“The Big Sick” is a romantic comedy produced by Judd Apatow (“The 40-Year-Old Virgin”) and co-written by Emily V. Gordon (writer for “The Carmichael Show”) and Kumail Nanjiani (“Silicon Valley”). The film loosely tells the real-life story of how Gordon and Nanjiani met and fell in love – with Nanjiani playing a version of himself – and the title refers to an illness which left Emily (played by Zoe Kazan) in a coma after a rocky spell in the pair’s relationship.
“The Big Sick” could’ve easily been another average comedy destined for the bargain bin but honest performances and a strong script elevate it to a level which is rarely achieved in the genre. The fact that the story was close to the hearts of both Nanjiani and Gordon undoubtedly helped on this front as there’s a sincerity to Nanjiani’s performance and also to the script. In the film none of the characters are perfect but they’re all decidedly human and their mistakes stem from intentions that we can all relate to and understand which in turn makes them extremely likeable.
Kumail and Emily are a couple that you can invest in and you can understand their motivations enough to route for them. The performances of Nanjiani and Kazan go a long way to achieving this because they seem to have genuine chemistry on screen and their relationship doesn’t feel forced or contrived. The first half of the film belongs to Kazan and you’re always on Emily’s side from the moment that she’s introduced, but she’s in a coma for most of the second half which allows Nanjiani to come into his own.
Narratively this film doesn’t shock or surprise you but you’re always worried that it will. You want the stars to align for Kumail and Emily and you’re concerned by every moment of adversity that they face. The likeability of both characters creates tension without the need to take the story to a place that feels unrealistic or manufactured which in itself makes the film better than most romantic comedies.
What I enjoyed most about this film was that it didn’t overdo anything, because there are plenty of opportunities to focus too heavily on Nanjiani’s Pakistani roots or his stand-up comedy. We do get a flavour of both of these things and they’re important to the film’s narrative, but they’re there to service Nanjiani as a character and they aren’t overwhelming.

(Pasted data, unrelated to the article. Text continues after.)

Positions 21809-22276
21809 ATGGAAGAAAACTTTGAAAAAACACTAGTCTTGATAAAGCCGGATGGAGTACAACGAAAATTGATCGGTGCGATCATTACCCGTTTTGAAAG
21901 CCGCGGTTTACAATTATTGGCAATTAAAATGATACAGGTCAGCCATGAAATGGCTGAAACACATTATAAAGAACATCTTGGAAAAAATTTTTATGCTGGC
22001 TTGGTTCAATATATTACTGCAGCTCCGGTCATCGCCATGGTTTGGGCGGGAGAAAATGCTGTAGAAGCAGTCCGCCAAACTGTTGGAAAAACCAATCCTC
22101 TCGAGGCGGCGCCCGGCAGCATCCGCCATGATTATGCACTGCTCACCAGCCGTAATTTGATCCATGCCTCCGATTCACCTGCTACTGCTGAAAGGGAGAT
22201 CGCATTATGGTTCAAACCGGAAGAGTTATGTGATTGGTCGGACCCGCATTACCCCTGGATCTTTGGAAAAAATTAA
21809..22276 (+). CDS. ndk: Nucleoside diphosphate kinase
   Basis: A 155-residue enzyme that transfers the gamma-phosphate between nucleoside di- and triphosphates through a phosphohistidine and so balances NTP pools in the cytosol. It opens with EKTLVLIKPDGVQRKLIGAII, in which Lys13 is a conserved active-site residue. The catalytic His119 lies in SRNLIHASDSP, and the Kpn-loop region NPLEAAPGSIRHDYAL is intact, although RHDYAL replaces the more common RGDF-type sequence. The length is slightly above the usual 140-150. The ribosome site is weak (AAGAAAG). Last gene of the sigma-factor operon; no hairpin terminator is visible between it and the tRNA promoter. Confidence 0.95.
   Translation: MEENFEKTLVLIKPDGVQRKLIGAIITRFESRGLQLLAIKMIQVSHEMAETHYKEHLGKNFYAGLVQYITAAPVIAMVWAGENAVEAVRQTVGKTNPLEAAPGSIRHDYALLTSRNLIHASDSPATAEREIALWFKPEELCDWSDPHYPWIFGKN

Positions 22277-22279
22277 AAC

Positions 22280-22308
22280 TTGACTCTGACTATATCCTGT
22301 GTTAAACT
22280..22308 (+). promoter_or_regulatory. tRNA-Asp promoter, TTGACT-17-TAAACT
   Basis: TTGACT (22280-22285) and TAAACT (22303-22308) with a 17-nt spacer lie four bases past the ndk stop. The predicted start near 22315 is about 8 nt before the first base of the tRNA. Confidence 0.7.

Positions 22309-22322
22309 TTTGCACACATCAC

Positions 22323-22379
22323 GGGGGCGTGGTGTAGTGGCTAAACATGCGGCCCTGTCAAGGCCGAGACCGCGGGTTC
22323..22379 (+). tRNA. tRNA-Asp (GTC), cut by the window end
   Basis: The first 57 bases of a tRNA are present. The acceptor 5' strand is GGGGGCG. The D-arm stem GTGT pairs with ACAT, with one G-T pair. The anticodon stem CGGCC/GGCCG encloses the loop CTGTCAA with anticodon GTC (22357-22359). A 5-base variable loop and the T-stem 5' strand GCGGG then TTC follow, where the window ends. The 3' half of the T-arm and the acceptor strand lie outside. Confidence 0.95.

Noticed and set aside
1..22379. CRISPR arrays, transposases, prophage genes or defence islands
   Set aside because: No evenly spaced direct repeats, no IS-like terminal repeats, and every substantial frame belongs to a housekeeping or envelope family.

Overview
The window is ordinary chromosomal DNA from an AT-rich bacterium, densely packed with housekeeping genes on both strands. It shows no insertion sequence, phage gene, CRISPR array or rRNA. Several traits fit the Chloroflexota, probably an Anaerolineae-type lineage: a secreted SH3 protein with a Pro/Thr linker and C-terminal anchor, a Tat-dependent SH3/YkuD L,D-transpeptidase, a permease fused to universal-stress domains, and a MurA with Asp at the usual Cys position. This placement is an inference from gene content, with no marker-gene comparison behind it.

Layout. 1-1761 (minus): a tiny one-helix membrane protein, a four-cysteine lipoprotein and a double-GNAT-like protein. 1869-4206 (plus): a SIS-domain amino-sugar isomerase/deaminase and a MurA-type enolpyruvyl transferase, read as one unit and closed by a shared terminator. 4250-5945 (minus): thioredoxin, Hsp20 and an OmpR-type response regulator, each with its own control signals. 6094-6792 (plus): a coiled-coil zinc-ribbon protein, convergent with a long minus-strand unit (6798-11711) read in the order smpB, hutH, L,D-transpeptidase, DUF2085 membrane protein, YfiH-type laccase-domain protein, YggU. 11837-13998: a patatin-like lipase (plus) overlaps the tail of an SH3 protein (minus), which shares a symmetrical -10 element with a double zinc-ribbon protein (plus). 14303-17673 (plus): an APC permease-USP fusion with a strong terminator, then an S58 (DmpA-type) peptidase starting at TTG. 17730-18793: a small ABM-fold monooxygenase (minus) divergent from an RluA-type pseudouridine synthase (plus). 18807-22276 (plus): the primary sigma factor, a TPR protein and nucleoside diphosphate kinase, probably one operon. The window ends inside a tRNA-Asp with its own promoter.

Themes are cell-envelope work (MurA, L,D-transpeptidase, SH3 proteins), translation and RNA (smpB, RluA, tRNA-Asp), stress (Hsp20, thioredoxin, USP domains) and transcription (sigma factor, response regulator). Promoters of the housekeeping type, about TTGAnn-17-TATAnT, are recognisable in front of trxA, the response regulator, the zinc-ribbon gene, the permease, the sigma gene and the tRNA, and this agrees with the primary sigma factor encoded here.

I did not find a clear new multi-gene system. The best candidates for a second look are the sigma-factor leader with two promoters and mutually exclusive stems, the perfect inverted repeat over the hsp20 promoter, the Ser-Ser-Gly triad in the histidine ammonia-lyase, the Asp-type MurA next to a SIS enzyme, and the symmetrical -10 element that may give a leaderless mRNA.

The only issue that I had with “The Big Sick” was that the ending was slightly predictable. I completely understand and accept this because at the end of the day the reality of the story has to shine through, but part of me would’ve preferred a “La La Land” style ending rather than the traditional one that the writers went for. The ending still worked but I left the theatre wondering what could’ve been if the film wasn’t beholden to what happened in the real world.
It’s hard to talk excessively about “The Big Sick” because there’s nothing to focus on narratively that sets it apart from any other rom-com. However, the performances make the characters incredibly loveable and because of this you find yourself enjoying the experience and caring about what happens to them. The script is solid and the jokes hit most of the time which makes for an entertaining movie. I can’t fault any particular aspect of the film because for me there was nothing wrong with it that could’ve been fixed without ruining what made it great. I’ve mentioned that the story is predictable but it’s based on Nanjiani and Gordon’s real-life experiences and it’s the honesty that stems from this which makes the film exceptional, so to change it would be nonsensical. The fact that it’s a rom-com which doesn’t break the mould makes it difficult for me to give it a perfect score, and it isn’t my favourite film of the year, but it’s about as good as it possibly could’ve been.